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For the first part of the book, rich Aunt Cilla and her "big white house that face[s] the ocean" (1.3.1) exist as a kind of dream in Dicey's mind. It isn't until the kids arrive in Bridgeport that they get to know the real woman:
Dicey didn't like the sound of Aunt Cilla. She had lied to Momma in her letters. It seemed to Dicey that Aunt Cilla had tried to keep Cousin Eunice all for herself. (1.12.37)
Even though Aunt Cilla is dead, it seems she wasn't very nice while she was around. While the Tillermans told lies to protect themselves while traveling, Aunt Cilla lied about her house, her wealth, and her life to make herself seem more important to her niece, Liza.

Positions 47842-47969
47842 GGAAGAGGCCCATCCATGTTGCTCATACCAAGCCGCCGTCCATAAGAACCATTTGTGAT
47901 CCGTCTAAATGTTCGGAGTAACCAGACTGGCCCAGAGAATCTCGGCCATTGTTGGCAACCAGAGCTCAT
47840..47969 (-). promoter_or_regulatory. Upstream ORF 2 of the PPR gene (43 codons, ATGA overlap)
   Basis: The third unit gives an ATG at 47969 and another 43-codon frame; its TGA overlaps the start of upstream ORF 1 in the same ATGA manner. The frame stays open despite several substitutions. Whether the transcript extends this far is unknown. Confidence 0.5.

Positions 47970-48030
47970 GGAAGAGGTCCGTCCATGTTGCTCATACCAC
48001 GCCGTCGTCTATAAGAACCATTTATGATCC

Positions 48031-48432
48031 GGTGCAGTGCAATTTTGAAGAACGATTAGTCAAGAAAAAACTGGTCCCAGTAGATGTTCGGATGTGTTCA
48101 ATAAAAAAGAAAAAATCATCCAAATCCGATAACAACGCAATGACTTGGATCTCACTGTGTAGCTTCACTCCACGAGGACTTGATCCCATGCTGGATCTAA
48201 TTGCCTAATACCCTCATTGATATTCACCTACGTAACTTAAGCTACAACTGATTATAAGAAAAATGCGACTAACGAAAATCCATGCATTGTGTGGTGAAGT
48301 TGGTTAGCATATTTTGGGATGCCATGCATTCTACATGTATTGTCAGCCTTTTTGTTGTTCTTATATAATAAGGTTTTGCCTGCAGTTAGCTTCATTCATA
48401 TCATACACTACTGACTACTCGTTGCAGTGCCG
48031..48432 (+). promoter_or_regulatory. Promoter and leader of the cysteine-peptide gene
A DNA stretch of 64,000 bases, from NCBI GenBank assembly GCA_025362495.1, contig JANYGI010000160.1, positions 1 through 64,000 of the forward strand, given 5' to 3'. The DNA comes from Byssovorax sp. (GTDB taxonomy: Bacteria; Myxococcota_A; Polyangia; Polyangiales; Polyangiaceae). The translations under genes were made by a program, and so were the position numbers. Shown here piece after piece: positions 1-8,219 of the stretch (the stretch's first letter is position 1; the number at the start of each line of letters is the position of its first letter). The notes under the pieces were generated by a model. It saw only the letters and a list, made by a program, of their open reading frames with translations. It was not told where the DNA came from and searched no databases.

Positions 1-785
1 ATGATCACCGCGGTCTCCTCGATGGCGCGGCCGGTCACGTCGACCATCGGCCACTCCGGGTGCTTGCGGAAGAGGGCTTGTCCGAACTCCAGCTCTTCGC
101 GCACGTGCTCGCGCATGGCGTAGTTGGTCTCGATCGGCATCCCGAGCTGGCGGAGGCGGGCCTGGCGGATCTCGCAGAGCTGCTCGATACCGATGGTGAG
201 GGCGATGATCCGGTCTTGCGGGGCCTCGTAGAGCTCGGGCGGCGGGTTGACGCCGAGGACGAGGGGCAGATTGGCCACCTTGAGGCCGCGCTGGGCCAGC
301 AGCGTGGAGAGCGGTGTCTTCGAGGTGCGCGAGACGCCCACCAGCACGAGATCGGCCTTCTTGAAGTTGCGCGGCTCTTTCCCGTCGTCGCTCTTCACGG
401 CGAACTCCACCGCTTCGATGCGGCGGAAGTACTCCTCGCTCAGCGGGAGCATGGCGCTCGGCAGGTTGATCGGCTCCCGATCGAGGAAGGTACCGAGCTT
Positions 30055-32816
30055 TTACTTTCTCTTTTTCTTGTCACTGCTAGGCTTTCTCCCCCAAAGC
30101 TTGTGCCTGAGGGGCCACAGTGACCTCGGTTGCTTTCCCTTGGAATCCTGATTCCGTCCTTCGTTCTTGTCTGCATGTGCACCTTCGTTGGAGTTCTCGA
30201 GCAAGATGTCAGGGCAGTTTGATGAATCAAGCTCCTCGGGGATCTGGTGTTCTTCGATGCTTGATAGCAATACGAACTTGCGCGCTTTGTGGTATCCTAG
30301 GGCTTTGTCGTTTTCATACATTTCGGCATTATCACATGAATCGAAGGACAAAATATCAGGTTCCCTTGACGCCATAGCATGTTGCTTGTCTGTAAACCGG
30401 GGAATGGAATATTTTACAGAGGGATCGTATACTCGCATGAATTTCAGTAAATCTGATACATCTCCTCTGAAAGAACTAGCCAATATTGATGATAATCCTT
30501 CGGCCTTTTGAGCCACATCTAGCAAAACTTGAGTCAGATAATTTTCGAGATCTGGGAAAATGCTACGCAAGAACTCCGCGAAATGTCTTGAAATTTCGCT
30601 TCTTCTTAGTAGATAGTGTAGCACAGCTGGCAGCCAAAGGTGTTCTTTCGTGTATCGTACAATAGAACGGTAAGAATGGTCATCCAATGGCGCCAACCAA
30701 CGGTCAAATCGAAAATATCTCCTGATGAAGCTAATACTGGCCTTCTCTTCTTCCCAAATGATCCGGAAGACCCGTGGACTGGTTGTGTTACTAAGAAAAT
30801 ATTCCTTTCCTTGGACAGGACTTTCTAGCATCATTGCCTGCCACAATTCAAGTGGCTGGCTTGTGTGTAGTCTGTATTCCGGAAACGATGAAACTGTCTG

Maybe she wanted to outshine her sister, Abigail, or maybe she never realized the false hopes she was doling out, but no matter her reasoning, her lies and cruelty affect the lives of many people. Her words gave Liza hope when she shouldn't have had any, and crushed Eunice's dreams when they should have been growing and blossoming. Hey, some people just seem better on paper—and Aunt Cilla is definitely one of them.